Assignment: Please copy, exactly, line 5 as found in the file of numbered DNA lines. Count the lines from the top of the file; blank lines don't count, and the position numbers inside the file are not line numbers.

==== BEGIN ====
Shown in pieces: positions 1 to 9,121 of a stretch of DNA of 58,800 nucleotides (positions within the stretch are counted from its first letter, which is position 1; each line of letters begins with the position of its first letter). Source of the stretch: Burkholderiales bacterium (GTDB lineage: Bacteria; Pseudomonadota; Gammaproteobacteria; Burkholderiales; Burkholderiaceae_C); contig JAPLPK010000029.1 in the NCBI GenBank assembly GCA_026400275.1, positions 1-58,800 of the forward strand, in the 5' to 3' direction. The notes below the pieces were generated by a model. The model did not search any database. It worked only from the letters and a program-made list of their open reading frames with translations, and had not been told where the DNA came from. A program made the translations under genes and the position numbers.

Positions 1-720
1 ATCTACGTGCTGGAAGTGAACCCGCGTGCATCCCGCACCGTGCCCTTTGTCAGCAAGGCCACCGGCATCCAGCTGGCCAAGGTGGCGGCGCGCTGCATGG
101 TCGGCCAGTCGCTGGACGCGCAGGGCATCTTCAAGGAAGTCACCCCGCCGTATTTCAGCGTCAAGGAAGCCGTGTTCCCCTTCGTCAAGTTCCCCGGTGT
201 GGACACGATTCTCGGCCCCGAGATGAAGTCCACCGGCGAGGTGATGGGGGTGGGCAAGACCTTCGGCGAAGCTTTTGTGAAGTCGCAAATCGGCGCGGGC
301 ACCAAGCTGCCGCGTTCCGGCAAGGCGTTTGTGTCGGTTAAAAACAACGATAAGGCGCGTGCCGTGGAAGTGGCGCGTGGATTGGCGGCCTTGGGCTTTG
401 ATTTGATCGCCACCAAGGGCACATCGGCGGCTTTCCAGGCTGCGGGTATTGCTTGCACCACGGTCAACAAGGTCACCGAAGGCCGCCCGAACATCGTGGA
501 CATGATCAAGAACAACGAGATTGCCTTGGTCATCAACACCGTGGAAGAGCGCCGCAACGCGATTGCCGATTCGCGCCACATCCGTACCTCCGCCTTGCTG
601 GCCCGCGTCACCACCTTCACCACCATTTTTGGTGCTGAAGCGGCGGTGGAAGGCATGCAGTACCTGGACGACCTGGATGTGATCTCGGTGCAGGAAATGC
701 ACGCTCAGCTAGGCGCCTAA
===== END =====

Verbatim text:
201 GGACACGATTCTCGGCCCCGAGATGAAGTCCACCGGCGAGGTGATGGGGGTGGGCAAGACCTTCGGCGAAGCTTTTGTGAAGTCGCAAATCGGCGCGGGC